Our first night was spent in camp and the adjacent meadow owling and enjoying the wispy half-moon and the stars twinkling between the trees. Day two found us backtracking West to Potato Lake. The half-mile trail to the lake parallels a velvet green meadow. We started picking up birds immediately and had eleven new species by the time we reached the lake. The list included the dark-eyed juncos unique to the Rim and often referred to as “red-backed.” Pygmy nuthatches, western bluebirds, and western tanagers also added value to this hike.

Potato Lake photograph courtesy of Coconino National Forest Service

Potato Lake photograph courtesy of Coconino National Forest Service

Potato Lake is a small intimate place, ringed with aspen that I imagine quake and shimmer golden in the fall. The backdrop is a stand of oak and pine trees.  Sitting for a spell at the lake, we marveled at the swirling violet-green swallows and added a solo great blue heron who arrived and seemed familiar with the lake.

We returned to the area and nearby Potato Canyon a few days later for a late afternoon hike. After about a quarter mile into the hike, we started seeing frequent and fairly fresh bear scat. We of course had bear spray. Only problem – it was back at the car. We persevered, periodically blowing on our emergency whistles in order to warn bears in the thickets or just around the next curve in the canyon.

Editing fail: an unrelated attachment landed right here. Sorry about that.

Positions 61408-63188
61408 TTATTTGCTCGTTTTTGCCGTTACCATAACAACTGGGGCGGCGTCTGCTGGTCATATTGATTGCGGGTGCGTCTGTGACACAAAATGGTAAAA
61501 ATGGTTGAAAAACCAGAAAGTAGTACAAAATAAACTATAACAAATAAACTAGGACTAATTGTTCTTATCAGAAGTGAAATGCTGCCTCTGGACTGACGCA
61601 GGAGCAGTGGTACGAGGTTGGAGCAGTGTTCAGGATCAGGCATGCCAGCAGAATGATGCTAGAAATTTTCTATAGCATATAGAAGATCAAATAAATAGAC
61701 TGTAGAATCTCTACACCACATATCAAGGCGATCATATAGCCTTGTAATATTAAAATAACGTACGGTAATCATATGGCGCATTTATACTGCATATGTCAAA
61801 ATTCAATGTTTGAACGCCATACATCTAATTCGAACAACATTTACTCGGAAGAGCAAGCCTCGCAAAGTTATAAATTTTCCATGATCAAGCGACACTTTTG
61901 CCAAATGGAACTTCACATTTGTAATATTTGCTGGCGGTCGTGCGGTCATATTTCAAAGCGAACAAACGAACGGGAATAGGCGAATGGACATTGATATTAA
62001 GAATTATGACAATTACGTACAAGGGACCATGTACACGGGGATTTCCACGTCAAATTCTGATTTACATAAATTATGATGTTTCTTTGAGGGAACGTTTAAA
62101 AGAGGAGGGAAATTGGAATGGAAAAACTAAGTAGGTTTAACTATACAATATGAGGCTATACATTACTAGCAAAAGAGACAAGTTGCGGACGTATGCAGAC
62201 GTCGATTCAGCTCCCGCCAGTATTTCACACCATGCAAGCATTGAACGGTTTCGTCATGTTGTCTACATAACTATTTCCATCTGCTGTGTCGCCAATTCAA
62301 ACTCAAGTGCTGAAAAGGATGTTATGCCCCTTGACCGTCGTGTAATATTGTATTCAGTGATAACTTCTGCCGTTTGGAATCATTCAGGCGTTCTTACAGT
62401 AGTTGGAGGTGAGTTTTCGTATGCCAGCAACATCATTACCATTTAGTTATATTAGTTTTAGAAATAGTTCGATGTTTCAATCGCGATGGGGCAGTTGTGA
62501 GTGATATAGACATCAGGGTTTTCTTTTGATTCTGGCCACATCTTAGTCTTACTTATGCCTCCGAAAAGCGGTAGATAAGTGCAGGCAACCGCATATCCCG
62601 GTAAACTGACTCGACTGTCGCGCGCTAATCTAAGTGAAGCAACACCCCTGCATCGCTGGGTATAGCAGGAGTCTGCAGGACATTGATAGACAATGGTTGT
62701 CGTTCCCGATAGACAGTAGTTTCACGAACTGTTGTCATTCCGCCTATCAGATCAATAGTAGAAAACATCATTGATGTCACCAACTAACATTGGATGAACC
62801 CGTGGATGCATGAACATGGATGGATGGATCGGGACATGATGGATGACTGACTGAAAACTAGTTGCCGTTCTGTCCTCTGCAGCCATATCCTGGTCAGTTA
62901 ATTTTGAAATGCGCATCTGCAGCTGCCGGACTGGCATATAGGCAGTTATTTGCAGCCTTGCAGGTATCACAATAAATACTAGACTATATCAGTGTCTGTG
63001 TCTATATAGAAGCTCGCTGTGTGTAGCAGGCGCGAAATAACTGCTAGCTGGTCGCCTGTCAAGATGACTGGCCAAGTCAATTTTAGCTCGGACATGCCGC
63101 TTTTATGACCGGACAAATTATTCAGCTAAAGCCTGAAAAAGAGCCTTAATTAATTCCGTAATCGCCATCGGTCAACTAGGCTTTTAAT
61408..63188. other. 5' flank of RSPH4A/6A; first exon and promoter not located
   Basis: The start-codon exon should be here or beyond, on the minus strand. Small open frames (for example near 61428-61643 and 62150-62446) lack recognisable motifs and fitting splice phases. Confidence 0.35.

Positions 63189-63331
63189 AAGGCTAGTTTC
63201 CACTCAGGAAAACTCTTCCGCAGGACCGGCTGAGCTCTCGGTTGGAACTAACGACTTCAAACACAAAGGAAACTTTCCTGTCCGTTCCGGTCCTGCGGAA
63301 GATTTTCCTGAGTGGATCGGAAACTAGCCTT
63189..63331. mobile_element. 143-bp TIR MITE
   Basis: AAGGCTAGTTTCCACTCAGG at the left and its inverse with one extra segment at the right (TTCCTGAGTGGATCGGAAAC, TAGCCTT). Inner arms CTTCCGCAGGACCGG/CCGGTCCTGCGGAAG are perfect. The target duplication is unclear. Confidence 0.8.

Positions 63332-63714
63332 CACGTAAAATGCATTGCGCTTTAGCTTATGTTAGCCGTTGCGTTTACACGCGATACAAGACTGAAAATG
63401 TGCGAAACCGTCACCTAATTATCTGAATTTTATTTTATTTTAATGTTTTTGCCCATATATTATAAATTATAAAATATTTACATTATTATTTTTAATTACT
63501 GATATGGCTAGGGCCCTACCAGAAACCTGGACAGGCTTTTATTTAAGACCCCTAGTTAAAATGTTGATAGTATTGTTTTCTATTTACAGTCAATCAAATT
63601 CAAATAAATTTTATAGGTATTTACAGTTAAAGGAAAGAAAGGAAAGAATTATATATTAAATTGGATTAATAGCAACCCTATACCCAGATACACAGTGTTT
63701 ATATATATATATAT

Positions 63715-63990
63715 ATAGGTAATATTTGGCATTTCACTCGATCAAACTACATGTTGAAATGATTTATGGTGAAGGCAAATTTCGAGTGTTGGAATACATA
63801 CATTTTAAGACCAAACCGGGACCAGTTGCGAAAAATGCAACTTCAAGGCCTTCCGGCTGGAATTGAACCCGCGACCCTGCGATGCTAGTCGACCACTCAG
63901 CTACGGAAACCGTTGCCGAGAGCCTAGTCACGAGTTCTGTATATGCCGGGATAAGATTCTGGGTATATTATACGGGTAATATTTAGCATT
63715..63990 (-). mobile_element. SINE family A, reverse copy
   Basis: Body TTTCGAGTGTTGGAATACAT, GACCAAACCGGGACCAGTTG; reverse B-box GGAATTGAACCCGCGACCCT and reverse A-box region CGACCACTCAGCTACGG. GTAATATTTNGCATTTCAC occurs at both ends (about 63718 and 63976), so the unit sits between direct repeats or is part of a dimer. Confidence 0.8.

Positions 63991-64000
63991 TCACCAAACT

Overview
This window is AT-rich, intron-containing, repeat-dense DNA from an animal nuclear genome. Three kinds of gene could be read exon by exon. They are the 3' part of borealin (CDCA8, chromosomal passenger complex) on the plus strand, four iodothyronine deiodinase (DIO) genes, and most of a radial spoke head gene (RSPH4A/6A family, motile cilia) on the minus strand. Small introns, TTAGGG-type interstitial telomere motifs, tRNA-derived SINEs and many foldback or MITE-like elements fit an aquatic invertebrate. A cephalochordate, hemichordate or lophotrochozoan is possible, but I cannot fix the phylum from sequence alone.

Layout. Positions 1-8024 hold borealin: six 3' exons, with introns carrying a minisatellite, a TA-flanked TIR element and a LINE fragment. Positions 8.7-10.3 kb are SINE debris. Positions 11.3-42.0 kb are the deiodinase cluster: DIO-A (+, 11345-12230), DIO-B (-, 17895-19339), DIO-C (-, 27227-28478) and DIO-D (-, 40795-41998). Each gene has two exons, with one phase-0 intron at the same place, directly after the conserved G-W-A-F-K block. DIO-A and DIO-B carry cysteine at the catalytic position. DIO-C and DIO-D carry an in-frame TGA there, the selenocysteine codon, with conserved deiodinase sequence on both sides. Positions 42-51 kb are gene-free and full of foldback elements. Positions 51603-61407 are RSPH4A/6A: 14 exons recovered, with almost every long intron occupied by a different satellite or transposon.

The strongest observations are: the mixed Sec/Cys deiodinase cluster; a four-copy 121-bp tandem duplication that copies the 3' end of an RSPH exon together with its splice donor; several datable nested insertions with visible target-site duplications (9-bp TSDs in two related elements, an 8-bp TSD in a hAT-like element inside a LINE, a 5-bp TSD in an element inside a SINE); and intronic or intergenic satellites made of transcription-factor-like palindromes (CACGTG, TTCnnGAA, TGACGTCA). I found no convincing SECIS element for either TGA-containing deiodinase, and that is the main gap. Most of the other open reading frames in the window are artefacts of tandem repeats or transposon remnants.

My sister and I acutely sensed the presence of bears around us and I periodically felt the hair on my neck bristle. We cautiously continued until we also encountered areas where bears had obviously torn up dead trees in search of grubs and where they had rooted the earth for tubers. In some ways, I was hoping for my first black bear sighting in the wild but all within us was screaming for us to return to the car. Not wanting to come across a bear that had wandered in behind us, we repeated the whistle routine until back at the car just as the sun was beginning to set. Reflecting on this experience, we felt very vulnerable and exhilarated at the same time. This is just one of the ways being in nature makes you feel fully alive!

Flammulated Owl by Kameron Perensovich

Flammulated Owl by Kameron Perensovich

Over the next two days we explored the draws crossed by FR 141H. This dirt road transects four awesome “Snowmelt Draws” between FR 320A and FR 123, approximately 3.5 miles east of Kehl Springs Campground. We hiked into these breathtaking draws getting most of the trips best birds, including the goshawk and at night the flammulated owl. One could easily spend three or four days just exploring these four draws, and I plan to do so on my next trip. It was while exploring these draws that we saw the most elk often moving like ghosts through the shady forest lining the meadows.

On our final day, we traveled several miles east to Knoll Lake in hopes of getting some waterfowl and to check out the campground. We added common mergansers and a bald eagle, plus scrub jays and a red-tailed hawk on the ride over. The campground had approximately 30-35 sites and some were able to accommodate groups. Toilets and water were also available.

The uniqueness of snowmelt draws makes them a must for my birding locations and I hope this visit to the IBA will generate a visit from you.

About the author

Olya Phillips